The Trump Administration has proposed opening the Atlantic Ocean to new offshore oil and gas development.
This represents a danger to New England’s pristine and treasured coastline and the valuable ocean ecosystems of the U.S. Atlantic.
With the exception of Maine and Georgia, every governor from Florida to New Hampshire has publicly denounced the current administration’s proposal to allow offshore oil and gas exploration, development, and production in the U.S. Atlantic Exclusive Economic Zone—the area within 200 miles of the U.S. coastline.
It’s not just our state leadership. Fishermen oppose this. Local businesses and chambers of commerce oppose this. The people oppose this. Despite a formidable wall of opposition, President Trump and his Department of the Interior continue to disregard the will of the American people in favor of corporate interests.
We need to increase that opposition. By standing together, in one voice, we can protect our backyard from dangerous offshore oil and gas development.
Right whale Catalog #2145 and calf in 2014. Credit: Florida Fish and Wildlife Commission under NOAA permit #15488.
The Dangers of Offshore Oil and Gas
On November 30, 2018, the National Oceanic and Atmospheric Administration (NOAA) gave the green light for the Bureau of Ocean Energy Management to launch a series of seismic surveys by private companies along the Atlantic coast. These surveys use extremely loud seismic airgun blasts to map the seafloor and are the first step to finding oil and gas deposits—and therefore the first step to oil and gas development in the U.S. waters of the Atlantic.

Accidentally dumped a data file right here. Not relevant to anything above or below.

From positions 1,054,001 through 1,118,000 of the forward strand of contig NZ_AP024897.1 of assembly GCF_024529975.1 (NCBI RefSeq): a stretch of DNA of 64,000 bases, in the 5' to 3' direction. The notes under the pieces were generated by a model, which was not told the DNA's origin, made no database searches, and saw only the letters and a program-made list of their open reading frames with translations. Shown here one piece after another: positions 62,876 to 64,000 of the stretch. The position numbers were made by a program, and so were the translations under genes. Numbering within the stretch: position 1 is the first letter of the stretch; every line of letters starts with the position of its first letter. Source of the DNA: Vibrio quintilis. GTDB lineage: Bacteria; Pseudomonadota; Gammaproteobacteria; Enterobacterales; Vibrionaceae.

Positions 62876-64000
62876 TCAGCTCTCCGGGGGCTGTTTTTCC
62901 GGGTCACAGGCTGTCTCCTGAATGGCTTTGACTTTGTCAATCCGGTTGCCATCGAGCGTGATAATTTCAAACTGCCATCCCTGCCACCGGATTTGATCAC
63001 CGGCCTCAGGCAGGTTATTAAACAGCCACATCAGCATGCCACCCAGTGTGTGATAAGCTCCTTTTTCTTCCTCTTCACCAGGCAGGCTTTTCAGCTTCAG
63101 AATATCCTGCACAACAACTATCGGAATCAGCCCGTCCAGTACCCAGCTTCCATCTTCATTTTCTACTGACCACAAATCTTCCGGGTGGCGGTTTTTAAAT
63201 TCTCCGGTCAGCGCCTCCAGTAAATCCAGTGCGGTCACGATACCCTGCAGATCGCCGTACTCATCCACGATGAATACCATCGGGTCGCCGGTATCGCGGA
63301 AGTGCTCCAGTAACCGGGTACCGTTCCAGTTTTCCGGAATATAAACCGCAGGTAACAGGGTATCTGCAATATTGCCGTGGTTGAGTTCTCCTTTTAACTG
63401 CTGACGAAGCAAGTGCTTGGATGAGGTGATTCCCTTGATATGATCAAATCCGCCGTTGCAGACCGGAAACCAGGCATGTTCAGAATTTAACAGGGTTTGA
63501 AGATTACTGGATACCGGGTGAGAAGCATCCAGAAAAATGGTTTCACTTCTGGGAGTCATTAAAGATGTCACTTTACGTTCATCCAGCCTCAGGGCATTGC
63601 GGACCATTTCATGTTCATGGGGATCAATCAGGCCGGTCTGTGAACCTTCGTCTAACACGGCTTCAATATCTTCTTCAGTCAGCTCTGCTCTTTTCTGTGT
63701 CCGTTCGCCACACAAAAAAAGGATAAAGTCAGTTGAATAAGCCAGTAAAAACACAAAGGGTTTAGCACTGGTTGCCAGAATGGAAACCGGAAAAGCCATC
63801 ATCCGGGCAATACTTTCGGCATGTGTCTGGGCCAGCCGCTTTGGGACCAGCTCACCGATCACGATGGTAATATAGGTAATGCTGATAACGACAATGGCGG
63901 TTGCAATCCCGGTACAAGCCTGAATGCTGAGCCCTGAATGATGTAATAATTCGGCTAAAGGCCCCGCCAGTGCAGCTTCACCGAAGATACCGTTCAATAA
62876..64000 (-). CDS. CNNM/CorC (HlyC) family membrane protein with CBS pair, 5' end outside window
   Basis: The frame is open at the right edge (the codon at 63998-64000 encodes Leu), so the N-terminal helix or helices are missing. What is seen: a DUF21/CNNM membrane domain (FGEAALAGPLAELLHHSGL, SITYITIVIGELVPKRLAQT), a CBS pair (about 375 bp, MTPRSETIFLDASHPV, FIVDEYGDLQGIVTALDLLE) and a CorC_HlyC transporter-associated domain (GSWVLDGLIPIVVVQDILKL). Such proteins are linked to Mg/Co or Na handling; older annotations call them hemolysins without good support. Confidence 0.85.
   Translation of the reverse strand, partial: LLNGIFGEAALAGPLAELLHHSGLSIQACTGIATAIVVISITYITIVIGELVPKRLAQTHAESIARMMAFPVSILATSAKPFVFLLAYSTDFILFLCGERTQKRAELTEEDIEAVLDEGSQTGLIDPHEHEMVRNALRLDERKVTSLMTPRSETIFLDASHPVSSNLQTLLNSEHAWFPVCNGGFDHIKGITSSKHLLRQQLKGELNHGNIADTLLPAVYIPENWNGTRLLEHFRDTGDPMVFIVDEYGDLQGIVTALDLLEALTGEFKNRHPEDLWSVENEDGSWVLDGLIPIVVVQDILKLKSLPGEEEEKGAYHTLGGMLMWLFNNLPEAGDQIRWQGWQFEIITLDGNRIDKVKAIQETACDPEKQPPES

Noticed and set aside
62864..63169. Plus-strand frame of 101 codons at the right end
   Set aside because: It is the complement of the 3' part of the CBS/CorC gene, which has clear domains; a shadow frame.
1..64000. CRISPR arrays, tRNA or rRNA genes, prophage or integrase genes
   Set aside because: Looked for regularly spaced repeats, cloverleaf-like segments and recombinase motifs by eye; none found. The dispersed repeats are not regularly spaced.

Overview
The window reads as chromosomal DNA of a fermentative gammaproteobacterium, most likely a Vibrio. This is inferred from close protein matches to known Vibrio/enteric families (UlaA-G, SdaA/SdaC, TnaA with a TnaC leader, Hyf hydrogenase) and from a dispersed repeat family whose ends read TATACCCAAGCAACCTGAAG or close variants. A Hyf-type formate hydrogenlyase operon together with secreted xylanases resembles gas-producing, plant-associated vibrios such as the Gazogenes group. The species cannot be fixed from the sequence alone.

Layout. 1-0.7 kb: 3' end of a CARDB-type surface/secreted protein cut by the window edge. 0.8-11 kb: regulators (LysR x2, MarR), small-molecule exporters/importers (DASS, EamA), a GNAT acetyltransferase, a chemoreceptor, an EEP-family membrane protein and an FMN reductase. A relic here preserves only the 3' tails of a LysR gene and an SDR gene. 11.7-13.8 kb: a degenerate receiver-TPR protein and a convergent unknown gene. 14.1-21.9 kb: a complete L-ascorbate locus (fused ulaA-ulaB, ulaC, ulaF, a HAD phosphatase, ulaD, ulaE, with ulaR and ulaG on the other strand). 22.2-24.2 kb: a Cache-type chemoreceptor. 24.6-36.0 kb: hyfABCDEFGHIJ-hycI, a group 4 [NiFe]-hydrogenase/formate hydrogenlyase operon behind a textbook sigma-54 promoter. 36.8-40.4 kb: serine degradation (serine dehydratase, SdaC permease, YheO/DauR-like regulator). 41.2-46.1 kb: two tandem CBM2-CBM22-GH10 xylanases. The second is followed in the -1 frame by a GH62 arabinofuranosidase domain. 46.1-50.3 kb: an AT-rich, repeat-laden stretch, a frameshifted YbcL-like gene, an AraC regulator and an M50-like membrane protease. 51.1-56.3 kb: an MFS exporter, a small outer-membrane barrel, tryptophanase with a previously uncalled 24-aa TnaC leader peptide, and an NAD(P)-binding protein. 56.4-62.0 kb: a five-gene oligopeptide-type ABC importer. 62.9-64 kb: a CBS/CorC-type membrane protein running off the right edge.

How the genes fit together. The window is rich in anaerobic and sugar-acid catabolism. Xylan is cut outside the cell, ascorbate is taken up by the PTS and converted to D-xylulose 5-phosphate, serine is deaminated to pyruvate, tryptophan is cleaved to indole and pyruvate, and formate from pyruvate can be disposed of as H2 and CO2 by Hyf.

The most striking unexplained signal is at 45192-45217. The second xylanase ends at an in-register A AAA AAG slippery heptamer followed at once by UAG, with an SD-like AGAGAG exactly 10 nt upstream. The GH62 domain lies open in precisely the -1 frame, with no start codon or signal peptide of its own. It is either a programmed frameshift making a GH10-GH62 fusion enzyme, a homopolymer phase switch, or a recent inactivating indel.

Scientific studies show that when seismic surveys happen, fewer fish are caught, more zooplankton die, and marine mammals struggle to flourish. These surveys, and the development that comes with them, will negatively impact commercial fisheries, marine ecosystems, and some of the region’s most endangered dolphins, whales, and turtles.
Climate change is only going to make matters worse. In the Northeast, warmer ocean temperatures, sea level rise, and ocean acidification threaten our commerce, tourism, and recreation. Ocean ecosystems are being disrupted by rising temperatures, loss of habitat, and changes in species composition and food web structure, which will impact our iconic fishing industry.
What can you do to help?
Sign up for updates. Due to the federal shutdown, we’re not sure when the Administration will release its five-year oil and gas plan. Sign up for email updates (form at the top of the page) and we’ll keep you up to date.
When the Trump Administration releases its proposed five-year national outer continental shelf oil and gas leasing program, we’ll send you instructions for letting your voice be heard during the public comment period. You’ll only have 90 days to comment once the plan is released, so be sure to sign up for updates.
In the long-term: Actively support state legislation introduced in Massachusetts (or any Atlantic state) that bans offshore oil and gas from our state waters.
Together, we can help protect the ocean Only by standing together and speaking in one voice can we ensure that New England and the Atlantic Ocean remain free from the threats of offshore oil and gas in our waters.
Seismic Surveys Pose Threat to Atlantic’s Marine Life
Scientific studies show that when seismic testing happens, fewer fish are caught, more zooplankton die, and marine mammals struggle to flourish.Learn more
Attorney General Sues to Stop Seismic Testing
Massachusetts Attorney General Maura Healey made an important announcement from the top of our Giant Ocean Tank today.Learn More
Event on Jan. 10
On January 10, the New England Aquarium convened a panel at our Simons IMAX Theater to learn what’s at stake for Massachusetts from community leaders and experts.